Performances are sharper than the material in "I'm With Lucy," a moderately diverting comedy about a single New York woman working her way through five blind dates in search of a spouse. Although Monica Potter is versatile and amusing in the title role, pic feels like a string of incidents rather than a full-bodied narrative.
Performances are sharper than the material in “I’m With Lucy,” a moderately diverting comedy about a single New York woman working her way through five blind dates in search of a spouse. Although Monica Potter is versatile and amusing in the title role, and gets fine support from a quintet of likely lads, pic feels like a string of incidents rather than a full-bodied narrative. French major Gaumont produced authentic Yank project, which rolled out in Gaul Sept. 4.
Sophomore helmer Jon Sherman (“Breathing Room”) gives film a low-key Manhattan feel, and result is kinder, gentler and way more appealing than, for instance, recent crass misfire, “The Sweetest Thing.” Pic doesn’t so much explore the problems of female professionals looking for rewarding male partners as toy with the notion that any gal can find Mr. Right if she lowers her expectations and doesn’t try too hard.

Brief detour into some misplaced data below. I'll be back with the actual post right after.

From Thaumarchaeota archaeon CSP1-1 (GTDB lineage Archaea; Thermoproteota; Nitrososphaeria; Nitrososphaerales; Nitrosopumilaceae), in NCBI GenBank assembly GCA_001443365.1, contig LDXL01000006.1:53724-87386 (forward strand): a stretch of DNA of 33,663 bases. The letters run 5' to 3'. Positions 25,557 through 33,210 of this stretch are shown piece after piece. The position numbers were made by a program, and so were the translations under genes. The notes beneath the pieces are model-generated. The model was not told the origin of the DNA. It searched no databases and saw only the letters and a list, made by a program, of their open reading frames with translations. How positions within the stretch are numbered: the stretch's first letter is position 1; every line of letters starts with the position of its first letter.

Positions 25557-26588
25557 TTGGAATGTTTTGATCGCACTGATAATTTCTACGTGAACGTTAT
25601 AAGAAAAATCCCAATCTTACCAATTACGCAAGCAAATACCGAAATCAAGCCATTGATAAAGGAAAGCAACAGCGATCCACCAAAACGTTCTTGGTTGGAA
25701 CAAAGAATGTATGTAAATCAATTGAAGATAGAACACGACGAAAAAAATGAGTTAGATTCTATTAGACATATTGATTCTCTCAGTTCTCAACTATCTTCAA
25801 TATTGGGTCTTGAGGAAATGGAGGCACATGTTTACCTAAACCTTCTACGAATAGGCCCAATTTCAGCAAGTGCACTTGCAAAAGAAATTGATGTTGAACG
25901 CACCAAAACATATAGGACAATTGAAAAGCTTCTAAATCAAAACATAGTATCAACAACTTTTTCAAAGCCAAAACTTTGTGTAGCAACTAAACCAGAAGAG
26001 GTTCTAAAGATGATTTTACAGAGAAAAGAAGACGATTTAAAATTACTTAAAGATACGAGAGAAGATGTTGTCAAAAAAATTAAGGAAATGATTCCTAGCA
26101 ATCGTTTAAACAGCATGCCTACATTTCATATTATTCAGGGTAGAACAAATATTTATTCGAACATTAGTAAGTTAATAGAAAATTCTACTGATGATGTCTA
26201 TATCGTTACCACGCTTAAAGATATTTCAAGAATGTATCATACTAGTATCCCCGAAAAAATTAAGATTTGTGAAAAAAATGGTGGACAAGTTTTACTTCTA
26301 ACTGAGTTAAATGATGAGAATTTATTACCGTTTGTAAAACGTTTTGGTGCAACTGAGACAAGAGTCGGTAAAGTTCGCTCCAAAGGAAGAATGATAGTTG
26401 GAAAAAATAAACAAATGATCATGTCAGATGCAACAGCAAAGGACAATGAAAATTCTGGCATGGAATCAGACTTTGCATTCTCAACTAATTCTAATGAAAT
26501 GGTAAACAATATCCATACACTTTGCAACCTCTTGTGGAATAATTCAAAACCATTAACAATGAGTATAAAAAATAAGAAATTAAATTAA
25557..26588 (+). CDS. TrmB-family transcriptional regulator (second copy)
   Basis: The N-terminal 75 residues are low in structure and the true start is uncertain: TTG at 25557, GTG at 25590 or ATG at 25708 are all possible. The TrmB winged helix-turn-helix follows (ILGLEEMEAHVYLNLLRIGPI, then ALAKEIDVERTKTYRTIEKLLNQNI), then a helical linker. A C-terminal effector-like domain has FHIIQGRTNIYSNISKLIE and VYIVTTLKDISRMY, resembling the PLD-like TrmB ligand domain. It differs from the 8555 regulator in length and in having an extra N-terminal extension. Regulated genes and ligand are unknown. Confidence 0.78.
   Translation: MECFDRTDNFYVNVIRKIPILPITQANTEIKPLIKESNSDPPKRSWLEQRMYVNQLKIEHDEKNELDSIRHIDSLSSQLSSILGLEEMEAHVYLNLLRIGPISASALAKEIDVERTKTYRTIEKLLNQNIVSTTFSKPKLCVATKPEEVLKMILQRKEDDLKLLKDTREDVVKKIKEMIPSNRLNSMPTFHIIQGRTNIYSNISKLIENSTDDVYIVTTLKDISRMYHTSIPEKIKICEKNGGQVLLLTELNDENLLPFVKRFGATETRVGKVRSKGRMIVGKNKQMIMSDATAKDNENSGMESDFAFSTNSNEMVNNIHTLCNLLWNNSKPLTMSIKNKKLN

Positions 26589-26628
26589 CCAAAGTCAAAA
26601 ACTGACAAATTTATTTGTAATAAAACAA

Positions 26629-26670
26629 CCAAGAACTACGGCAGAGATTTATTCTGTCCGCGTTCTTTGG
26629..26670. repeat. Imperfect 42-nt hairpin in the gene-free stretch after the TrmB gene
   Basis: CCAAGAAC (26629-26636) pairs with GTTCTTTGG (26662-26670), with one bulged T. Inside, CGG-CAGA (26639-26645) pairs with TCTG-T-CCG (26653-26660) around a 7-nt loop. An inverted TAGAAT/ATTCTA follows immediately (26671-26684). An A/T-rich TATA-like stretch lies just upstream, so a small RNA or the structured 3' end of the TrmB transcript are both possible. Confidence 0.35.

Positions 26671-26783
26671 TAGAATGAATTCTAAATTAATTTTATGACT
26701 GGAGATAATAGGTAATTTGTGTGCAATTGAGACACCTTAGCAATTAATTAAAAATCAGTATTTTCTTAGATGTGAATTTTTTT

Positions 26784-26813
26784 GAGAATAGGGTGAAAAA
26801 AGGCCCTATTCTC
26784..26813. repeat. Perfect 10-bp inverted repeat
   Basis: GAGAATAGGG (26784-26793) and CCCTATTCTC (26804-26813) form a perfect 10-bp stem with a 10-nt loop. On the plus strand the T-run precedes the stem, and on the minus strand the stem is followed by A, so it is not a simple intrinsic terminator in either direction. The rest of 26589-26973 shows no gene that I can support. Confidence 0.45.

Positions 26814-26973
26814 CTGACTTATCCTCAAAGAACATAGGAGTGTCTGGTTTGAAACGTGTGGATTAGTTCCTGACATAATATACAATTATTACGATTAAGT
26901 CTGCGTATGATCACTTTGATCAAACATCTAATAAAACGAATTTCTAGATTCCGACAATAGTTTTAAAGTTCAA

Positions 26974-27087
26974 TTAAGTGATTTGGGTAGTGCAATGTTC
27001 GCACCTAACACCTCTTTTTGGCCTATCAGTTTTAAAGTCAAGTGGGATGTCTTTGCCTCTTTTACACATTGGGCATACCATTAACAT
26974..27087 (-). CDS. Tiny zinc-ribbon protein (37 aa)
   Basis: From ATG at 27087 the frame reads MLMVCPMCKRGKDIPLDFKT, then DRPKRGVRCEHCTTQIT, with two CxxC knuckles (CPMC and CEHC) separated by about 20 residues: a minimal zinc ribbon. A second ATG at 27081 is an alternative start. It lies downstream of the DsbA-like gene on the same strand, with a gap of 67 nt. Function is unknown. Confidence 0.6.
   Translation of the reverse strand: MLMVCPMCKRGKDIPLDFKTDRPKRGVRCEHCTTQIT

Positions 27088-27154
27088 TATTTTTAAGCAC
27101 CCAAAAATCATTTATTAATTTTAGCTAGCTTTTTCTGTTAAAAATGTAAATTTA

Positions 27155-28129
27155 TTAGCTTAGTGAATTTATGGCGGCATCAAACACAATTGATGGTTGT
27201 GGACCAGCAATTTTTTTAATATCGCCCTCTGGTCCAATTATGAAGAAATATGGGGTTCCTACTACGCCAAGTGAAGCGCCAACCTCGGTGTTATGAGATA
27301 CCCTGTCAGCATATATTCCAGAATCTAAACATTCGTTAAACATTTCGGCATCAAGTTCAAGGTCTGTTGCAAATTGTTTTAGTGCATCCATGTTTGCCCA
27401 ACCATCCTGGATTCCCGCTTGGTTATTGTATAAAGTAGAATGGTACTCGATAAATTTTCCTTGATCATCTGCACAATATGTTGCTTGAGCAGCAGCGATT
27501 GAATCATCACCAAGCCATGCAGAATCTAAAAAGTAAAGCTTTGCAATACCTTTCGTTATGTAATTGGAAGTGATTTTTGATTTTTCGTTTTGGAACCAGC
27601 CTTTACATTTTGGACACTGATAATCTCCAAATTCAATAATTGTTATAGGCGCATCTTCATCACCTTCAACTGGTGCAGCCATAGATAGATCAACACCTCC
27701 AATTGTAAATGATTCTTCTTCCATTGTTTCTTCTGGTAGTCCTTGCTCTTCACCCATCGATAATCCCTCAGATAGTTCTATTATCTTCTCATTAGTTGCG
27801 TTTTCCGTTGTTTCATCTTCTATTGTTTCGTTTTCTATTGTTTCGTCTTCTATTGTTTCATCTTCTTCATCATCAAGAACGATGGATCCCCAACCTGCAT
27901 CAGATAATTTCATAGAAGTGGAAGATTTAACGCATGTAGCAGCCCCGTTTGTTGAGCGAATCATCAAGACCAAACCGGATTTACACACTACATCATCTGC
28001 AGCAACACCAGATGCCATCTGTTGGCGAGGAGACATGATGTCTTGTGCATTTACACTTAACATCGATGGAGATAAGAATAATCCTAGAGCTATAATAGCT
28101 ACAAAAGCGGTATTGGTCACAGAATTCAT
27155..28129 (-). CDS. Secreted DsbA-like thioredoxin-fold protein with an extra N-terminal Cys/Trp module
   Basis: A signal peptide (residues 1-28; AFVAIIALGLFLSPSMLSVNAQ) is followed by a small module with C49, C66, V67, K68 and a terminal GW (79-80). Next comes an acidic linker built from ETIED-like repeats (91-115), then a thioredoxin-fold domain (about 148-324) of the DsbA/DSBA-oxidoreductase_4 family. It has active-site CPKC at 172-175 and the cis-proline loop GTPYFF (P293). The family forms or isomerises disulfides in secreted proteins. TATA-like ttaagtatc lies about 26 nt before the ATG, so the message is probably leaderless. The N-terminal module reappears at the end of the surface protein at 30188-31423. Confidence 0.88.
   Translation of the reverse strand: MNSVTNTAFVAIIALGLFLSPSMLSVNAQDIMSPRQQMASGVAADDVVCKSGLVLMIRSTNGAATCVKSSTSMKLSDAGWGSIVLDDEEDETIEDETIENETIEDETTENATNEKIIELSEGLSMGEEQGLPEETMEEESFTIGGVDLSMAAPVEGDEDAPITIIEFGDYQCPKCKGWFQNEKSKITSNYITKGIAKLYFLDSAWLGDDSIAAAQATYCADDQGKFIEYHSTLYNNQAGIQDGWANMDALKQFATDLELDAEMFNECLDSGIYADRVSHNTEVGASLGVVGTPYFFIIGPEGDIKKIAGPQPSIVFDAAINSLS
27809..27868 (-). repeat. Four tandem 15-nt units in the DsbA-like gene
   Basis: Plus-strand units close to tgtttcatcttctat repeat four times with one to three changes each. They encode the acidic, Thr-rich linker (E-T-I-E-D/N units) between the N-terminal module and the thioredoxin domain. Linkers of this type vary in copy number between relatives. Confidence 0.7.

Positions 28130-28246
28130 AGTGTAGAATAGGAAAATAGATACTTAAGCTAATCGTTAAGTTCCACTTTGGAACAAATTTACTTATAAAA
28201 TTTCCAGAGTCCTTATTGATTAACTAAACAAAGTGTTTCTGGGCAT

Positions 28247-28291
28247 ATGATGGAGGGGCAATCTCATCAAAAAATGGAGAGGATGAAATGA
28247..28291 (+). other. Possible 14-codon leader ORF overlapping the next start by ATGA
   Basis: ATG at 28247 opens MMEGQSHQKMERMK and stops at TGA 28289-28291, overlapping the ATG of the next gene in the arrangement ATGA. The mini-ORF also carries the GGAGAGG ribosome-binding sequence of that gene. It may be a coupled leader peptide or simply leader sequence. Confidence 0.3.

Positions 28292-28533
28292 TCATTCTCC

In one hour, viewer is told at outset, Lucy will marry one of the five guys she has seen, and portions of her dating history are then presented in an extended series of flashbacks.
Lucy experiences perfect sexual symbiosis with Gabriel (Gael Garcia Bernal, from “Amores perros” and “Y tu mama tambien”) but he’s more taken with her body than her mind. She shares a love of Walt Whitman with Luke (David Boreanaz, from TV’s “Buffy” and “Angel”), a gung-ho orthopedist. Anthony LaPaglia scores as Bobby, who once played baseball for the Mets.
Henry Thomas turns in a sweetly yearning perf as Barry, a computer salesman subjected to Lucy’s well-meaning parents (Harold Ramis, Julie Christie). Doug (John Hannah) is the sketchiest of the lot.
Conclusion feels right, although several of the escapades leading to it feel trumped up. Potter’s sheer adorableness does much to smooth over the movie’s wobbly stretches.